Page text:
Jobs Outlook Darkens As Financial Crisis Grows
The worsening credit crisis is creating even more worry about the labor market outlook, and there was little consolation in the jobs report Friday.
All signs are pointing to further deterioration in the months ahead. The big question is how bad it will get and how quickly.
“I've been surprised that things aren’t worse given the nature of the financial crisis over the last 13 months,” says Stephen Davis, an employment expert and a professor at the University of Chicago’s Graduate School of Business. “The good news is that labor markets have proved quite resilient in the face of a major shock. The bad news is there is a long way to go down."
Friday's report on September employment illustrated that. Non-farm payrolls fell 159,000, much more than the consensus forecast of 105,000. That follows a 73,000-decline in August. The unemployment rate remained at 6.1 percent, a five-year high.
On Thursday, the government reported that weekly jobless claims rose to a seven-year high of 497,000, while the four-week moving average rose to 474,000. Continuing claims rose to a five-year high.
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The last deep—and industrial-oriented—US recession was in 1980, which claimed millions of jobs, sent unemployment to double-digit levels and dragged on for about two years.
Although Davis says the "the current state of the labor market and economy as a whole is nothing like the experience we had in the 1980s,” he adds that it’s too soon too tell if labor markets are headed in that direction.
There are some worrisome signs: the recent spike in weekly jobless claims, the number of mass layoffs and the downsizing of Wall Street.
David Resler, chief economist at Normura International, says there’s no denying the “underlying deterioration in the job market.”
He recently revised his worst-case scenario for the jobless rate in 2009 from 7 percent to 7.8 percent. That’s clearly recessionary territory. Payroll declines, thus far, have been less definitive, but are also expected to pick up.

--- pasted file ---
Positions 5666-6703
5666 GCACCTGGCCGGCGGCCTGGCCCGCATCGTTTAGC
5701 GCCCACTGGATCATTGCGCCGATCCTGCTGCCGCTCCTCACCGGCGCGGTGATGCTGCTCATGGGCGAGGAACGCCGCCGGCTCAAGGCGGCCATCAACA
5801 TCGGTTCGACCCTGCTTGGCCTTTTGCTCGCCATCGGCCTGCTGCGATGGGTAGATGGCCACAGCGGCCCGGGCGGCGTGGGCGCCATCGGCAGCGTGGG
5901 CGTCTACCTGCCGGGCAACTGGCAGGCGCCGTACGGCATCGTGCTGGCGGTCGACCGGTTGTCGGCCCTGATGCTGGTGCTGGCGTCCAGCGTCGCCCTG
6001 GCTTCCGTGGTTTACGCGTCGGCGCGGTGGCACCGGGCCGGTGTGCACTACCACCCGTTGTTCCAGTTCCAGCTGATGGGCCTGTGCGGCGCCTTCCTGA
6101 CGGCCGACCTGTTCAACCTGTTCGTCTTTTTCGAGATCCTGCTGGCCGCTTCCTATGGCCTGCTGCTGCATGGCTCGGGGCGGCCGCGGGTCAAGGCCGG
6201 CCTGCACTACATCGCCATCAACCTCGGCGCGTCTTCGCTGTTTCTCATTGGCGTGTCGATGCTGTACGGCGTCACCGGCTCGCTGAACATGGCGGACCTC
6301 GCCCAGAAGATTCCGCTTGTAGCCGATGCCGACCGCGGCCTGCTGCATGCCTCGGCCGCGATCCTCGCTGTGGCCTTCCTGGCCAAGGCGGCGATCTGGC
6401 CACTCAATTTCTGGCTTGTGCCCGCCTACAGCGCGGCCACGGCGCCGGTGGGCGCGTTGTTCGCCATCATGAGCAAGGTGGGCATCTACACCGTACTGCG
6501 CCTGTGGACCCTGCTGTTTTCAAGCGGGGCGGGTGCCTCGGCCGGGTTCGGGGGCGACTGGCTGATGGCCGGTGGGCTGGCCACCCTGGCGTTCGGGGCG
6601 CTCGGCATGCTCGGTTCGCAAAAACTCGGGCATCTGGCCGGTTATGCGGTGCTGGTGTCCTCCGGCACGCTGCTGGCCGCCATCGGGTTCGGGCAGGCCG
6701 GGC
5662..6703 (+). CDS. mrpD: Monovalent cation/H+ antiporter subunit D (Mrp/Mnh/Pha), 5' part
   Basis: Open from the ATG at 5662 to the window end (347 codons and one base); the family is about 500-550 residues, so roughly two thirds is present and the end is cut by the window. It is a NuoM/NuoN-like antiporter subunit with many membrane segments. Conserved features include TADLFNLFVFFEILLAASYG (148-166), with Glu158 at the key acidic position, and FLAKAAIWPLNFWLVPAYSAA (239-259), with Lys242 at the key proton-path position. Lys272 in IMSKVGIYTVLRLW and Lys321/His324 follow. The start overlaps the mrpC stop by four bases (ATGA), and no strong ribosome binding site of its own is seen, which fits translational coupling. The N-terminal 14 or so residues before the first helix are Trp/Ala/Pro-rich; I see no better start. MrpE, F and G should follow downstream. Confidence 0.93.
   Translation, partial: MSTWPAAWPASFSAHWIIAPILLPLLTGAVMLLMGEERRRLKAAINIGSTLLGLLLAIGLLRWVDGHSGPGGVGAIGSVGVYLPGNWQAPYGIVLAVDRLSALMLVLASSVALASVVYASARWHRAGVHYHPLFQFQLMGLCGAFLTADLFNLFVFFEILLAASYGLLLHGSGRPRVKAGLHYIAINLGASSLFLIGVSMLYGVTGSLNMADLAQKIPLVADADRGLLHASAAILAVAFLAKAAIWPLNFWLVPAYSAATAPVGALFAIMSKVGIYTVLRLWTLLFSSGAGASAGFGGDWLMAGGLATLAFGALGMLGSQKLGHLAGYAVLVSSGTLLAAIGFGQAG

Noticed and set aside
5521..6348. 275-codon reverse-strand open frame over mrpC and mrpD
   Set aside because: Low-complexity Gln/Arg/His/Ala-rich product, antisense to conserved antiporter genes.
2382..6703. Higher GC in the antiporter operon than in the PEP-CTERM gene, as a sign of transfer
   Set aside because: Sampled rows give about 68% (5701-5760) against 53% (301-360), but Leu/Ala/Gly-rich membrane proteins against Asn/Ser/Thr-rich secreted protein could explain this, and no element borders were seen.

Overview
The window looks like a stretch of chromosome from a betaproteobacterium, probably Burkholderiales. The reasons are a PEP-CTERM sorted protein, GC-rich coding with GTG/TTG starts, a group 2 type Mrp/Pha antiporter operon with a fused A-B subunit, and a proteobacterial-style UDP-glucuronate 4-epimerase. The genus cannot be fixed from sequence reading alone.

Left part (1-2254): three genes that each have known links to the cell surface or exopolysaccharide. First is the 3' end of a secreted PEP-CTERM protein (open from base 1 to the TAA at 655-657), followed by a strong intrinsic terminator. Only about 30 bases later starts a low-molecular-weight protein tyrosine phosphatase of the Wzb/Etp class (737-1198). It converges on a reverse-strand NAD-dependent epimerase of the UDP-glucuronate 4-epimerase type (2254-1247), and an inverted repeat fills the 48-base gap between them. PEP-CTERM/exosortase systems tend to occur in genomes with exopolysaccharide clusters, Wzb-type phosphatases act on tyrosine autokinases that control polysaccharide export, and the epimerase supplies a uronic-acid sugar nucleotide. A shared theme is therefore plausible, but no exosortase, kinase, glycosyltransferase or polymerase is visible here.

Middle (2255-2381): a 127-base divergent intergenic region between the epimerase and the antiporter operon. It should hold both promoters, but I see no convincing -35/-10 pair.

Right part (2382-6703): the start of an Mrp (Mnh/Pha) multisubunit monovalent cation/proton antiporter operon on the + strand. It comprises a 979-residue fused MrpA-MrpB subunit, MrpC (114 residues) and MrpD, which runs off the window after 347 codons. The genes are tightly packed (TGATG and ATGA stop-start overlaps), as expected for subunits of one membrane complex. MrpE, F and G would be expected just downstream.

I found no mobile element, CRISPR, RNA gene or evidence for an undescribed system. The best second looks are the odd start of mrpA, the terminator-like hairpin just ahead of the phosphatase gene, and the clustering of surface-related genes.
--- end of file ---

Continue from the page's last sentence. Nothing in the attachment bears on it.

September's decline—the biggest since March 2003—may be the beginning of that. It is the highest since payrolls started declining at the beginning of the year and approximates the average monthly loss of about 190,000 during the last recession.
Still, total losses asre still somewhat historically low. Based on revisions to July and August data, the economy has lost about 750,000 jobs since employment peaked in December 2007, which is when some say a recession began.
By contrast, during the 2001 recession, payrolls fell 1.63 million during the March-Nov 2001 period. They continued to fall for almost another two years, until 2.7 million jobs had been erased. (Payrolls did not regain their pre-recession peak until February 05.)
Given that the labor market lags the broader economic cycle, few doubt the worse is yet to come, especially as the credit crunch spreads to other parts of an economy, as it also appears to be suffering from a conventional cyclical downturn.
The Institute for Supply Management’s employment index plunged 41.8 from 49.7, with nine of the 12 industries reporting declines.